Biofuel Mandate Sends Ripples Through Farm Sector

US - A federal mandate to use more biofuels, as passed in the U.S. Senate version of the energy bill, would shift more crop acres into corn, boost corn prices, reduce soybean acreage, cut livestock production and have repercussions across all of agriculture.
calendar icon 3 August 2007
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The mandate increases cash receipts for corn farmers, but it also increases their expenses through higher land and input costs and lowers their federal commodity supports.

By placing a floor under the demand for biofuels, the mandate could increase prices for ethanol and biodiesel.

The mandate for biofuels will encourage farmers to plant an additional 2.3 million acres of corn by 2015 when the mandate is in full effect. That acreage increase comes mostly at the expense of soybean production.

This analysis is in “Impacts of a 15 Billion Gallon Biofuels Use Mandate" from the University of Missouri Food and Agricultural Policy Research Institute (MU FAPRI.) The 33-page report compares changes under the mandate with a January 2007 FAPRI baseline under current law.

The report does not consider other provisions in Senate Bill 1321, such as the 3 billion gallon annual increase in required use of “advanced biofuels” such as cellulosic ethanol after 2015, said Pat Westhoff, MU FAPRI policy analyst and author of the report.

The increased demand for biofuels increases prices paid to plant operators by an average of 25 cents per gallon, or a 16 percent increase. The floor under ethanol demand assures investors in ethanol plants a more stable financial environment.

For farmers, crop cash receipts could go up $3.7 billion in 2015. However, net farm income, the money remaining to spend, increases by less than half, or $1.6 billion.

By 2015, an additional 898 million bushels of corn, above baseline, would be required to meet ethanol requirements. That demand would boost corn prices by 20 cents a bushel, or a 6.6 percent increase. Soybean prices also would increase, as soybean acreage and production drops. That price increase would make soy biodiesel less competitive and production could fall slightly.

In spite of changes to agriculture, the report shows only small price increases for consumers. U.S. food expenditures may go up $817 million, an increase of 0.1 percent relative to the baseline. “That is less than $3 per person per year,” Westhoff said.

The biofuel mandate passed the U.S. Senate but has not been taken up by the House of Representatives. The bill doubles the current mandate of 7.5 billion gallons by 2012.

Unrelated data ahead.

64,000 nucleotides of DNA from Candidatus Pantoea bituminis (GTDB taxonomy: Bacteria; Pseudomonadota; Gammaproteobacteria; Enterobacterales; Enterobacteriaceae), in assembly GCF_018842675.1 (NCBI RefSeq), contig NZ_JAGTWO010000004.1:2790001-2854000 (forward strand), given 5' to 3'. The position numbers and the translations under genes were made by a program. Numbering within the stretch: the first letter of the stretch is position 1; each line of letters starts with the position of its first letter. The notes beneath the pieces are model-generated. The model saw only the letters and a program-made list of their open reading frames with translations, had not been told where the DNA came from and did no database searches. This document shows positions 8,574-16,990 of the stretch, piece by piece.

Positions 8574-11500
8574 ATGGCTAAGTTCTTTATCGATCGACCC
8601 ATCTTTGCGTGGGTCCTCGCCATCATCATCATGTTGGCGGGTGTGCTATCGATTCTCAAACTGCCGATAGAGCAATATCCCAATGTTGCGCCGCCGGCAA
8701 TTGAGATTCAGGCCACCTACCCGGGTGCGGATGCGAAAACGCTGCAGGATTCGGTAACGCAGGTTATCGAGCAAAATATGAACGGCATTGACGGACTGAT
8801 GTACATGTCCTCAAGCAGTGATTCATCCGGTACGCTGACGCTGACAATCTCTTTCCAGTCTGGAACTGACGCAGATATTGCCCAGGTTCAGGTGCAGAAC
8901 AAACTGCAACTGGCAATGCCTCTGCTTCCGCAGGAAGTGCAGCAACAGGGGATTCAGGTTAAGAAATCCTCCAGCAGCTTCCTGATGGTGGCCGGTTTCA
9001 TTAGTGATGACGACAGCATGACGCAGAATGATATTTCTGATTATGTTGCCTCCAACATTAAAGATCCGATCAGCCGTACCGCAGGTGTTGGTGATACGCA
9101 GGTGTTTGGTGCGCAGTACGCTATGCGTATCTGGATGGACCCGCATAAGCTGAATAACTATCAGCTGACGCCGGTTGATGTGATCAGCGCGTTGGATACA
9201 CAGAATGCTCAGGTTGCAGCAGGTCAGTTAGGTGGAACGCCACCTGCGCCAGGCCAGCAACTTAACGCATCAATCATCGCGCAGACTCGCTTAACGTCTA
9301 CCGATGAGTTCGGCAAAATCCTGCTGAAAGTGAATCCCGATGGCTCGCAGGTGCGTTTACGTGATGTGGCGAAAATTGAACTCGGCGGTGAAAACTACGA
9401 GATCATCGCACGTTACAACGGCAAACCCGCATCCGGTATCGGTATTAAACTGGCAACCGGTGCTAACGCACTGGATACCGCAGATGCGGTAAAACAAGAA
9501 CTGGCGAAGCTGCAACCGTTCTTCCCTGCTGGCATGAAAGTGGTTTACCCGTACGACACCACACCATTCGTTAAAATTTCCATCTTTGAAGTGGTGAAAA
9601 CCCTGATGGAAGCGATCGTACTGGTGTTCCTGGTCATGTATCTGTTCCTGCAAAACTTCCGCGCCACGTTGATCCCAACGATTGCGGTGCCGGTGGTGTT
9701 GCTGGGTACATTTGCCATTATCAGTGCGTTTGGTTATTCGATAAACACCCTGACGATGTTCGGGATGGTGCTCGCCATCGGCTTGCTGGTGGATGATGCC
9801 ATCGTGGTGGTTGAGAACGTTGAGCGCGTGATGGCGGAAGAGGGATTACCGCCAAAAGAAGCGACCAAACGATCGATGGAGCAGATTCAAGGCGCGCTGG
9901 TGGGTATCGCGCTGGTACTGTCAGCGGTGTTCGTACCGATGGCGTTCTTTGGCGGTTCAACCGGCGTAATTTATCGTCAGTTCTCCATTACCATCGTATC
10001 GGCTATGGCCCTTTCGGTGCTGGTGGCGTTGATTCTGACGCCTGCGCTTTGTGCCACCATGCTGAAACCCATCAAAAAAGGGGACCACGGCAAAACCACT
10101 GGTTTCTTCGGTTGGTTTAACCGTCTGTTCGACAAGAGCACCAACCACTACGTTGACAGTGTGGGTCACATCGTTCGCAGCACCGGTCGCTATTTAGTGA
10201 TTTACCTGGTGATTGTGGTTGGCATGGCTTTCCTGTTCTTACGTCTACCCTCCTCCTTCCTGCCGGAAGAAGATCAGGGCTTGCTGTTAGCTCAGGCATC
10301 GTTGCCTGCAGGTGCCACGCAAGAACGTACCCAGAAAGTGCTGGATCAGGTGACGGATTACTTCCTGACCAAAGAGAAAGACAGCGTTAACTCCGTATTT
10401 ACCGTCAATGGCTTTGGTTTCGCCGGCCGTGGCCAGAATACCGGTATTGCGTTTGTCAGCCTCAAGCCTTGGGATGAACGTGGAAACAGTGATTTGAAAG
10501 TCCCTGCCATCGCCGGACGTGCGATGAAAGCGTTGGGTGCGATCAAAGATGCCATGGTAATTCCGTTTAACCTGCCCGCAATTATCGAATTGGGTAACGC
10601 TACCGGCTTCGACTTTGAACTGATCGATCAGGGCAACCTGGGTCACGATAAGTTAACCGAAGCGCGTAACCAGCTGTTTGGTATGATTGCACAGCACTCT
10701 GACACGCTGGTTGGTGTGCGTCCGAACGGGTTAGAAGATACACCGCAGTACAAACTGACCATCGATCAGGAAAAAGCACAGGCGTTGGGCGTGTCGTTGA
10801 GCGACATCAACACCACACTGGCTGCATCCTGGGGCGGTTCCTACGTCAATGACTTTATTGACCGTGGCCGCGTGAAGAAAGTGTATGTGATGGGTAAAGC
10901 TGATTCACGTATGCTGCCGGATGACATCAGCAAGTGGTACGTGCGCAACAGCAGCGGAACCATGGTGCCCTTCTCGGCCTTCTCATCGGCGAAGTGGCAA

The Senate mandate would result in an additional 2.4 billion gallons of ethanol, or a 19 percent increase above the current policy baseline. Domestic production makes up most of the increase, but imports also would increase.

If petroleum prices remain high or increase, the demand for ethanol may exceed the amount mandated, Westhoff said.

Livestock producers, especially those feeding corn in finishing rations, will see increased costs of production. This may result in what Westhoff calls a “modest decline in livestock, poultry and dairy production.”

Reduced production leads to higher prices for fed cattle, hogs, chicken and milk, but those go up less than 2 percent relative to baseline prices.

“Feeder steer prices decline marginally as higher feed costs lead to lower bids from feedlot operators, in spite of higher fed cattle prices,” Westhoff said. Higher meat and poultry prices result in slightly lower domestic consumption and reduced exports.

For consumers, meat prices will increase about a cent a pound relative to the baseline in 2015.

In addition to producing ethanol, the plants also produce dried distillers grains (DDGs) used for livestock feed. That coproduct will increase by 6.6 million tons by 2015, relative to baseline.

Presently, the price of DDGs follows the price of corn. As supplies increase, prices will drop, relative to corn. “To encourage increased use as livestock feed,” Westhoff said, “the DDG price must decline about $6 per ton, or 6 percent.”

Increased corn acreage results in sales of more seed, fertilizer and chemicals by related agribusinesses. As crop acres increase farmers see increased costs in rental rates and farmland prices. Farm real estate values will increase by $39 per acre, relative to the baseline, in 2015.

MU FAPRI uses computer models of the U.S. agricultural economy to run annual baselines projecting supply, demand and prices for commodities. The baseline assumes normal weather and continuation of current policy.

From baselines, analysts run “what-if" scenarios to measure likely impact of changes in legislated policy. Most FAPRI studies are on farm policy; but the models also work for energy analysis.

FAPRI, a part of the MU Agricultural Experiment Station, is funded in part by the U.S. Congress to provide independent study of proposed legislation.

To view the FAPRI report, please click here

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